RCT; single-blinded

Post-traumatic ONFH of Association of Research Circulation Osseous (ARCO) stages II to III


Pre-operative, 36 months



Yang (2019)

Total [n=90]


PRP+CD + Oral Alendronate sodium








Pre-operative, 24 months





Of the three studies, all were RCTs. Two studies were conducted in China while one study was conducted in India. Two articles (Aggarwal and Xian) [2,7] were published in English, while one study (Yang) [12] was in Chinese language with publication time from 2019-2020. The study done by Yang, et al. [12] was translated into the English language to gain full assessment of the study methodology and data.


Evaluation of Treatment Outcomes

The study’s primary outcomes include an assessment of the function and pain scores of patients using the HHS and VAS system, respectively, for both the treatment and control groups. Data gathered for assessment included preoperative baseline scores and postoperative scores at the final follow-up (at least 24 months) to assess the effectiveness of treatment. HHS is a widely known scoring system that is considered to be reproducible and objective for hip pathologies with a maximum score of 100 as the best outcome.[13] VAS score is an essentially quantitative method of pain assessment with a horizontal 0-10 point scale with 10 being the most intense pain.[14]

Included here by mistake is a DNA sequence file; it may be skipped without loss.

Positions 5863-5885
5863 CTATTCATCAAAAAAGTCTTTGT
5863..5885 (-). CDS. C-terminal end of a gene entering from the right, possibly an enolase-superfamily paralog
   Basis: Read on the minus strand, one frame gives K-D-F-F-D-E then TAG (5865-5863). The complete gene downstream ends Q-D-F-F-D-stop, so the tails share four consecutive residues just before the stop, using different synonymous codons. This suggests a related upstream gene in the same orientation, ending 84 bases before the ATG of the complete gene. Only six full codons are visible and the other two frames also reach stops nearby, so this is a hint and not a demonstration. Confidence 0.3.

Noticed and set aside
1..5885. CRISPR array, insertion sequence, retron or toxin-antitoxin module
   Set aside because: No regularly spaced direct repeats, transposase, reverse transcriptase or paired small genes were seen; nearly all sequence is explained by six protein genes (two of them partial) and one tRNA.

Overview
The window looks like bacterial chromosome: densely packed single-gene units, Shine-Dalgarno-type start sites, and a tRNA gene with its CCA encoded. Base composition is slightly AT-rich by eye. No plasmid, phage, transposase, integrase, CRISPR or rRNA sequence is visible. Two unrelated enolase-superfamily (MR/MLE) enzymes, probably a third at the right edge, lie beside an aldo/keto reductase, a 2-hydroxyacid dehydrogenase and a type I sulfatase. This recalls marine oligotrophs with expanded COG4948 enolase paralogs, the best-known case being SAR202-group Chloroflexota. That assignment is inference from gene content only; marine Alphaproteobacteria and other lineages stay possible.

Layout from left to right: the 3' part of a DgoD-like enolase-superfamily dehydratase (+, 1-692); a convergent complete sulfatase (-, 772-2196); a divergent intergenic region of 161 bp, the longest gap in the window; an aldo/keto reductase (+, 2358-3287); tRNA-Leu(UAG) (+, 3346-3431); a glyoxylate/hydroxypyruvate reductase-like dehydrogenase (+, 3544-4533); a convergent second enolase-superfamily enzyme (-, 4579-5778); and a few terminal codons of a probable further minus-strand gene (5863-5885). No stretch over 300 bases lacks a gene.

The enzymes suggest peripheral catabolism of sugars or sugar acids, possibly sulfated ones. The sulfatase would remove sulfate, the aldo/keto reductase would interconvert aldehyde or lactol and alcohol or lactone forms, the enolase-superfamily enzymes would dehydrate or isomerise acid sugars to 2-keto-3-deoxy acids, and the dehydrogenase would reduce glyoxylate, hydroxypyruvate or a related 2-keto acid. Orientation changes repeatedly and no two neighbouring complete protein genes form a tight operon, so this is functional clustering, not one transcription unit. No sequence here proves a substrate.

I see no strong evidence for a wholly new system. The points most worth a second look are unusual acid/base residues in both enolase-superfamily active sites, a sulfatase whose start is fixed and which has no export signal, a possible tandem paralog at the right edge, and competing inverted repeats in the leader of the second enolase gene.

On the other hand, secondary outcomes included treatment failure until the date of final follow-up (at least 24 months). This was assessed with the presence or absence of disease progression with serial radiography and the number of patients that need further hip surgery due to the same condition.[15]


Risk of Bias Assessment

Figure 2 and Figure 3 show the risk of bias graph and summary, respectively. It is noted that the study of Yang, et al. 2019,[12] showed a high risk of bias for selective reporting due to a shorter time of final follow-up with only 24 months compared to 36 months by Xian, et al. 2019,[7] and Aggarwal, et al. 2020 [2] with 64 months. It was also seen that the study of Yang, et al. 2019 [12] showed the presence of a high degree of bias as it also used oral alendronate as an adjunct to the PRP+CD group.

Picture 2

Figure 2: Risk of bias graph presented as percentages across all included studies.


Picture 4

Figure 3: Risk of bias summary for each risk of bias items in all included studies.


I. HHS Preoperative (Baseline) and Postoperative (at Final Follow-up)